That evening, I took part in a Haunted History tour that took us all around the Quarter, pointing out various locations that were rumored to be haunted by ghosts. I don’t really believe in ghosts, but it was still fun, nonetheless. I enjoyed learning more about the history of the city and hearing about some of the creepy/disturbing things that have happened along the way. (For all you American Horror Story fans: Part of the tour was the infamous Lalaurie mansion, which just so happened to be a couple of blocks from my hotel.) I definitely thought about sleeping with the lights on that night. Hehe.

My last day was filled with more wandering, both in and outside the French Quarter. I was truly amazed that even on day 3, I still came across places I’d yet to discover. There were street performers, musicians, and all manners of folks out and about, simply enjoying the weekend. After spending a few days eating and sight-seeing my way across the city, I was quite sad to leave. I realize now that my original perception about New Orleans was not entirely accurate. New Orleans isn’t just a city where people go to get drunk. It’s a place to celebrate beauty, culture, and the art of being alive.

food · Life · travel

New Orleans: Where You Beignet All My Life? (Part 1)

Greetings, friends! After three exciting, fun, and exhausting days in New Orleans, I am back home.

I’ll be honest with you, I was a tad nervous my first day there, as I always am when arriving in a new city by myself. I wasn’t about to let fear ruin my trip though! After a quick check in at my hotel, I took a stroll around the French Quarter to combat any doubts that had been lingering. Within minutes I was in awe of the beautiful sights the city had to offer and immediately felt more at ease. Everywhere you look in the French Quarter you’ll find stunning architecture and art. Every building, whether a small business or large mansion, is resplendent with balconies and galleries framed in cast iron railings, colorful facades, and arched windows. There are hidden courtyards with tables and chairs, elaborate fountains, and classical statues. Every nook and cranny has as much art and beauty as you’d find in any museum. It’s like stepping back into a piece of history every time you walk down the street.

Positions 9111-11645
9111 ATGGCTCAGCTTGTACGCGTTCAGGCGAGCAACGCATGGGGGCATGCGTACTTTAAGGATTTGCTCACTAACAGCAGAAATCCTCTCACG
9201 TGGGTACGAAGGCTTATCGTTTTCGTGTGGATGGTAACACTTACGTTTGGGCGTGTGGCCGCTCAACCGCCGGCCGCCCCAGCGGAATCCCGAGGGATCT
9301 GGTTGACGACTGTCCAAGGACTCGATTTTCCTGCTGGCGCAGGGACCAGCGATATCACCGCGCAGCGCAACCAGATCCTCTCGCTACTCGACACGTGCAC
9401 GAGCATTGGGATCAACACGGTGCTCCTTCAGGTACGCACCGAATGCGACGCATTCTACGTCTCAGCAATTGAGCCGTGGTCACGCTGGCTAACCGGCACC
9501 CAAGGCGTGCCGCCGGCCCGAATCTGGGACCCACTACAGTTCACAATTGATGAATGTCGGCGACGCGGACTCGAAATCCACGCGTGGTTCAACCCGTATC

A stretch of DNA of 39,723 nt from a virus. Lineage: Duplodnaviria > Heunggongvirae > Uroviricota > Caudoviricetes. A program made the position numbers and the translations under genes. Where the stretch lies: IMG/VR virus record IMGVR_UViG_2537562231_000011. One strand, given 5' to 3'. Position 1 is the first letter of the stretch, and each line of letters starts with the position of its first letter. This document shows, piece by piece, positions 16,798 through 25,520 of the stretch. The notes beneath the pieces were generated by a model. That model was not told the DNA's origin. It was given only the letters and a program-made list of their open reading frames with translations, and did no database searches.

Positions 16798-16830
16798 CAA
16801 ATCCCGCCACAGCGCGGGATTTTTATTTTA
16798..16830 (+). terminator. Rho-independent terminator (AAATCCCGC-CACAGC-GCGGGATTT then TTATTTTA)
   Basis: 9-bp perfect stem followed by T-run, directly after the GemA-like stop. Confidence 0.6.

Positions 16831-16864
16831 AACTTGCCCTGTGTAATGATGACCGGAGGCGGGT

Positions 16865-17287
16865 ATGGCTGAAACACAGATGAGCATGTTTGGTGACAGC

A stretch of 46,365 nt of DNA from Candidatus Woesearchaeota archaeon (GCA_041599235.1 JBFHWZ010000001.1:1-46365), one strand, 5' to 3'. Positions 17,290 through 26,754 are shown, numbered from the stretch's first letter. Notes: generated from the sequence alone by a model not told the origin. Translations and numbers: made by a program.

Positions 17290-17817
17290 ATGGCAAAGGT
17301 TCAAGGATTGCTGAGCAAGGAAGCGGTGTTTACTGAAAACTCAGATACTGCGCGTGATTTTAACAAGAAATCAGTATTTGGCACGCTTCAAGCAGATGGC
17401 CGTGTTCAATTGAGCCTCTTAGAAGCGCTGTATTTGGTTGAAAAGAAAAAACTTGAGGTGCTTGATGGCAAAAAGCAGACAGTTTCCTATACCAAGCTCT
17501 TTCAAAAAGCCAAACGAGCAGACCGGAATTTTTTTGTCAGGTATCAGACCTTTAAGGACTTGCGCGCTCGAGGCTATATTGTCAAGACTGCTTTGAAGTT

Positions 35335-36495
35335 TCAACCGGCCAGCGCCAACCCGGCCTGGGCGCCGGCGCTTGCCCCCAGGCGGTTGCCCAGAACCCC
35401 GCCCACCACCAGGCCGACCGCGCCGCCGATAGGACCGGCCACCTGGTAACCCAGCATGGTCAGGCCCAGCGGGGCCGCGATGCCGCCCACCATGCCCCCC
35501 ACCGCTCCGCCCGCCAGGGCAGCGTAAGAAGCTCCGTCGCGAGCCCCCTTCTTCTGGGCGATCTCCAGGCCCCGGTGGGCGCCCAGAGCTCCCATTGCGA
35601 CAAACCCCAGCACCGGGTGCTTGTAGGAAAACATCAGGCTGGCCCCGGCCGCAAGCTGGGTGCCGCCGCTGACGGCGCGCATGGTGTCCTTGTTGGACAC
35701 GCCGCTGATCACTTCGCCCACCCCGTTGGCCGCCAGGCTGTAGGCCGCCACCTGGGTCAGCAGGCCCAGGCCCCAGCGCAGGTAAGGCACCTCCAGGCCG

I spent most of my first day just exploring and people-watching. I took a ten minute stroll down Bourbon St. (the famous street in New Orleans where everyone goes to get drunk and party) and quickly decided that it was not my scene. Even while avoiding Bourbon St., I found plenty of things to keep me busy. There’s so much to do in New Orleans, that it’s impossible to even make a dent during just one visit.

 

I paid a visit to Faulkner House Books, the former home of William Faulkner, where he wrote his first novel. It was a tiny little shop, but it was packed floor to ceiling with classics and rare editions. They didn’t have much in the way of the genres I like, but it was still cool to check out anyway. I discovered lots of other fun and quirky shops, the French Market (an airy, outdoor market that was half specialty stalls and half flea market), Jackson Square, the wharf, and, of course, restaurant after restaurant.

For me, no trip is ever complete without me sampling as much of the local cuisine as I can. One of the biggest reasons I’ve always wanted to visit New Orleans is because I’ve heard how amazing the cuisine is. “Amazing” doesn’t even cover it. The food I had there was probably some of the best I’ve ever had. It’s not all about the fancy restaurants either, even a po’boy from the corner deli is carefully crafted and packed with more flavor than you can imagine. I ate SO much during my trip and it was worth every freaking calorie. 🙂

Part 2 to follow!